BEIRUT (AP) — The Latest on the conflict in Syria (all times local):
Australia's prime minister has expressed regret for any loss of life to Syrian troops in an airstrike that involved Australian planes.
Australian Prime Minister Malcolm Turnbull told reporters in New York on Sunday that as soon as the coalition commanders were advised by the Russians that Syrian forces were being affected, the operation ended.
Turnbull says Australian rules of engagement were to target the Islamic State movement.
He says he regrets "the loss of life and injury to any Syrian personnel affected."
Defense Minister Marise Payne told Australian Broadcasting Corp. on Monday that Australia is taking part in a U.S. review of the airstrikes against what was believed to be an Islamic State fighting position.
She says Australia would "never intentionally, knowingly target a known Syria military unit. She declined to say whether Australia fighter jets were involved or support aircraft.
U.S. Secretary of State John Kerry says Russia needs to stop Syrian President Bashar Assad from bombing the opposition and force him to allow aid into besieged areas.
Moscow and Washington have been trading blame over a fragile Syrian cease-fire that has been violated on numerous occasions since it began last Monday. Russia says the U.S. has failed to rein in the opposition or separate moderate rebels from al-Qaida-linked militants.
Kerry told CNN on Sunday that Assad is a "spoiler" in the process, and called on Russia to "stop the grandstanding, stop the showboating, and get the humanitarian assistance going."
Kerry said it was important to set up a joint coordination center with Russia -- which is part of the cease-fire deal -- to avoid the "terrible thing that happened yesterday, that we all acknowledge and regret but it happens when you have conflict."
He appeared to be referring to a U.S.-led coalition airstrike on Saturday that Syria says killed dozens of its soldiers.
Iran has strongly condemned a U.S. air raid that struck Syrian troops at an eastern base surrounded by the Islamic State group.
Iran's official IRNA news agency on Sunday quoted Foreign Ministry spokesman Bahram Ghasemi as saying the move violated Syria's sovereignty and "showed that terrorist groups enjoy U.S. support in Syria."
The U.S. military has said it might have mistakenly struck Syrian troops while carrying out an air raid against IS in the eastern city of Deir el-Zour. Syria and its ally Russia have condemned the strike, saying it killed dozens of Syrian troops and allowed the extremists to briefly advance on army positions.
Iran is a close ally of Syrian President Bashar Assad, and has sent high-ranking officers and other military forces to bolster his troops.
Russia has accused Syrian insurgents of violating a cease-fire it brokered with Washington after airstrikes were reported on rebel-held parts of the northern city of Aleppo.
Moscow laid the blame squarely on the opposition after activists reported the strikes Sunday, the first since the weeklong cease-fire went into effect.
Russian Defense Ministry spokesman Maj. Gen. Igor Konashenkov said in an emailed statement that both "terrorists and the opposition" are using the truce to "boost their forces and prepare for renewed hostilities."
Konashenkov says Moscow still has not been able to get in touch with the U.S.-backed opposition to coordinate cease-fire efforts despite Washington's assurances. He says the U.S. has not even tried to get the opposition to hold its fire.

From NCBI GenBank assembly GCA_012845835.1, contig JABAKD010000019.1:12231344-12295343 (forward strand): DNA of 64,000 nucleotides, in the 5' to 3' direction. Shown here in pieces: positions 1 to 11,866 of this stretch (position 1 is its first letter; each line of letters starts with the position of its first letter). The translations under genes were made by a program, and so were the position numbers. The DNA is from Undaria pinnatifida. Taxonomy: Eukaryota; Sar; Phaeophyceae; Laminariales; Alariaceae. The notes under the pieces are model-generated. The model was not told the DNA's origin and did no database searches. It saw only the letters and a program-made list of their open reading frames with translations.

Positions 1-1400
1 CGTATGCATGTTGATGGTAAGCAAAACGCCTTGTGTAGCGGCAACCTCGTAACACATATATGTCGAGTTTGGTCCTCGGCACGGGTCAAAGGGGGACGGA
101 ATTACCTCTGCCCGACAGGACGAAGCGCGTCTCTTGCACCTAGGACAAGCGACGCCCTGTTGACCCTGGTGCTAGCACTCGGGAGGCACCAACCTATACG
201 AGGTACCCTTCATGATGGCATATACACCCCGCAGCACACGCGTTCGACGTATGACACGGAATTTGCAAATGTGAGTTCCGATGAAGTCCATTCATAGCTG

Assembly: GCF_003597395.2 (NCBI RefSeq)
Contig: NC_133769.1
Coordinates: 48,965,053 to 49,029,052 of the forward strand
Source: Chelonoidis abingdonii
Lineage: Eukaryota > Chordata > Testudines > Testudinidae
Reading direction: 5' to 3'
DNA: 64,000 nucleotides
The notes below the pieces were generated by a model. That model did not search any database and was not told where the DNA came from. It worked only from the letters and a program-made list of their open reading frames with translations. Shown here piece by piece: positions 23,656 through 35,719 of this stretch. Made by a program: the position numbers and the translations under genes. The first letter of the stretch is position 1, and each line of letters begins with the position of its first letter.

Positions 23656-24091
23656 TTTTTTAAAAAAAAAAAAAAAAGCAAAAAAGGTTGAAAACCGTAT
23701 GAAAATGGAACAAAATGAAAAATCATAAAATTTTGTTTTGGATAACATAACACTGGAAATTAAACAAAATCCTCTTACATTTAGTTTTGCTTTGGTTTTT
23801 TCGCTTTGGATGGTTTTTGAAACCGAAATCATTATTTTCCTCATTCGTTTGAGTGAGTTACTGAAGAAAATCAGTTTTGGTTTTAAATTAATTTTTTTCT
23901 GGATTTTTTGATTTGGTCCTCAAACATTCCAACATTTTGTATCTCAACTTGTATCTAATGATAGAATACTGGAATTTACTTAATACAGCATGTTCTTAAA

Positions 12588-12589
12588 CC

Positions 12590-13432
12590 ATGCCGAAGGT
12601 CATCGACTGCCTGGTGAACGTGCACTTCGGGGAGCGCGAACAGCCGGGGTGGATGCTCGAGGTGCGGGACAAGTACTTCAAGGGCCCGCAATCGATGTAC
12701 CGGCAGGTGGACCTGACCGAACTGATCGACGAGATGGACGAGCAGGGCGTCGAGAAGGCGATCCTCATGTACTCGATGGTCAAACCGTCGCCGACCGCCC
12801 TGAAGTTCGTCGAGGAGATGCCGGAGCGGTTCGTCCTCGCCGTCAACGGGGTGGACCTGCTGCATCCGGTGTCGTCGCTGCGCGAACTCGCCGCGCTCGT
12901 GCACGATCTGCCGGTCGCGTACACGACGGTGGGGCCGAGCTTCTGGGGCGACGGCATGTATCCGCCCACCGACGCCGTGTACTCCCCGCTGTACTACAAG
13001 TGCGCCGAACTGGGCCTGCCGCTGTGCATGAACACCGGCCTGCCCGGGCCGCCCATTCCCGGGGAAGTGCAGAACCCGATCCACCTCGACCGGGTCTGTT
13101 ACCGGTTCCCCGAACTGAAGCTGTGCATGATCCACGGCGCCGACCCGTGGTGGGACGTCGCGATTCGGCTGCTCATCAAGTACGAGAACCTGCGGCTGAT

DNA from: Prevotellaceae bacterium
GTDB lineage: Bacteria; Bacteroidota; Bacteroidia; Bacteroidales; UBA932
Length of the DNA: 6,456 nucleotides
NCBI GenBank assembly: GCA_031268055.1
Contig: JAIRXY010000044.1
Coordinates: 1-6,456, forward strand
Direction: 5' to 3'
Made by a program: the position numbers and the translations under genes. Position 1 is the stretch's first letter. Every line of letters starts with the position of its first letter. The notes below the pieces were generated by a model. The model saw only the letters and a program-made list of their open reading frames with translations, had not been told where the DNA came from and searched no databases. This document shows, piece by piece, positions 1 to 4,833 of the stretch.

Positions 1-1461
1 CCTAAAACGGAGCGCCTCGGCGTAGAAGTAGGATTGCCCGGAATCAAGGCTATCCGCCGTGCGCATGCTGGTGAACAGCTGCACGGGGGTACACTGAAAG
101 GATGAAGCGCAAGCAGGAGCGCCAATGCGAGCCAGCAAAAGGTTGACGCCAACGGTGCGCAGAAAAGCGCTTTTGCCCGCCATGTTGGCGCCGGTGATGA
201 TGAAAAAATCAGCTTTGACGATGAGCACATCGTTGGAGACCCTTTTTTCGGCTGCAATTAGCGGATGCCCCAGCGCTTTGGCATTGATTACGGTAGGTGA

Syrian opposition activists are reporting the first airstrikes on rebel-held neighborhoods in the northern city of Aleppo since a U.S. and Russian-brokered truce went into effect.
The Britain-based Syrian Observatory for Human Rights says warplanes fired four missiles on Sunday. The Syrian military had previously said it would adhere to the weeklong cease-fire until midnight Sunday.
The Local Coordination Committees, another monitoring group, says Sunday's air raids targeted three neighborhoods in eastern Aleppo. The LCC and the Observatory say a number of people were wounded in the air raids.
Both sides have reported dozens of violations since the truce went into effect Monday evening.
Russia's Foreign Ministry is sharply criticizing the United States as being obstructive and deceptive regarding the airstrike by coalition warplanes on a Syrian military position that killed more than 60 soldiers.
A ministry statement on Sunday said that in an emergency U.N. Security Council session called following the airstrike, the United States took "an unconstructive and indistinct position."
The Americans "not only turned out to be unable to give an adequate explanation of what happened, but also tried, as is their custom, to turn everything upside down," the statement said.
Syria's state news agency is reporting that troops have regained control of areas they lost to the Islamic State group in the east of the country after an airstrike by the U.S.-led coalition.
SANA quotes an unnamed military official as saying Sunday that dozens of IS fighters were killed in the offensive under the cover of Syrian airstrikes.
The Syrian military official said government troops had regained control of areas the extremists captured, "as a result of the American aircraft aggression."
The U.S. military said it may have unintentionally struck Syrian troops while carrying out a raid against IS on Saturday.
Russia's military said it was told by the Syrian army that at least 62 soldiers were killed in the Deir el-Zour air raid and more than 100 wounded.